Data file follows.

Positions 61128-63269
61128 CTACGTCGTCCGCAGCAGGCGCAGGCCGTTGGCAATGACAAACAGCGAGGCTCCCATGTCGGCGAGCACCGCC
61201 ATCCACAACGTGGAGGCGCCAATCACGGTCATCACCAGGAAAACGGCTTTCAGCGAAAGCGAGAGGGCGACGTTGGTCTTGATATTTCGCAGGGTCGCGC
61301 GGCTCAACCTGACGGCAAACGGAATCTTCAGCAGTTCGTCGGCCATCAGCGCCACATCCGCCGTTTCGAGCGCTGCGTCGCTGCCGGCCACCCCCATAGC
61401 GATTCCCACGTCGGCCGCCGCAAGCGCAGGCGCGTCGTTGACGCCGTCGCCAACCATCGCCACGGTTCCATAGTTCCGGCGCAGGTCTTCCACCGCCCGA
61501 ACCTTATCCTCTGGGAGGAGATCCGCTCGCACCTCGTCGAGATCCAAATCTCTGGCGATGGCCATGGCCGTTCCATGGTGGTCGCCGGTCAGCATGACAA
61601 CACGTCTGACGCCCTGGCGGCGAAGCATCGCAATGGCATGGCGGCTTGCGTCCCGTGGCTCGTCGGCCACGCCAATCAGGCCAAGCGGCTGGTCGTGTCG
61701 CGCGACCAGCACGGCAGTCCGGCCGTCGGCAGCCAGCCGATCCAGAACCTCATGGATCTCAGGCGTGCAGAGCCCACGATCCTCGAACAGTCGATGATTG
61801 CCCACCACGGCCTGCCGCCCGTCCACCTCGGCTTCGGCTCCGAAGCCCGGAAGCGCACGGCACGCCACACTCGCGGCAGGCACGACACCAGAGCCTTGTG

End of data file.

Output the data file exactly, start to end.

Positions 61128-63269
61128 CTACGTCGTCCGCAGCAGGCGCAGGCCGTTGGCAATGACAAACAGCGAGGCTCCCATGTCGGCGAGCACCGCC
61201 ATCCACAACGTGGAGGCGCCAATCACGGTCATCACCAGGAAAACGGCTTTCAGCGAAAGCGAGAGGGCGACGTTGGTCTTGATATTTCGCAGGGTCGCGC
61301 GGCTCAACCTGACGGCAAACGGAATCTTCAGCAGTTCGTCGGCCATCAGCGCCACATCCGCCGTTTCGAGCGCTGCGTCGCTGCCGGCCACCCCCATAGC
61401 GATTCCCACGTCGGCCGCCGCAAGCGCAGGCGCGTCGTTGACGCCGTCGCCAACCATCGCCACGGTTCCATAGTTCCGGCGCAGGTCTTCCACCGCCCGA
61501 ACCTTATCCTCTGGGAGGAGATCCGCTCGCACCTCGTCGAGATCCAAATCTCTGGCGATGGCCATGGCCGTTCCATGGTGGTCGCCGGTCAGCATGACAA
61601 CACGTCTGACGCCCTGGCGGCGAAGCATCGCAATGGCATGGCGGCTTGCGTCCCGTGGCTCGTCGGCCACGCCAATCAGGCCAAGCGGCTGGTCGTGTCG
61701 CGCGACCAGCACGGCAGTCCGGCCGTCGGCAGCCAGCCGATCCAGAACCTCATGGATCTCAGGCGTGCAGAGCCCACGATCCTCGAACAGTCGATGATTG
61801 CCCACCACGGCCTGCCGCCCGTCCACCTCGGCTTCGGCTCCGAAGCCCGGAAGCGCACGGCACGCCACACTCGCGGCAGGCACGACACCAGAGCCTTGTG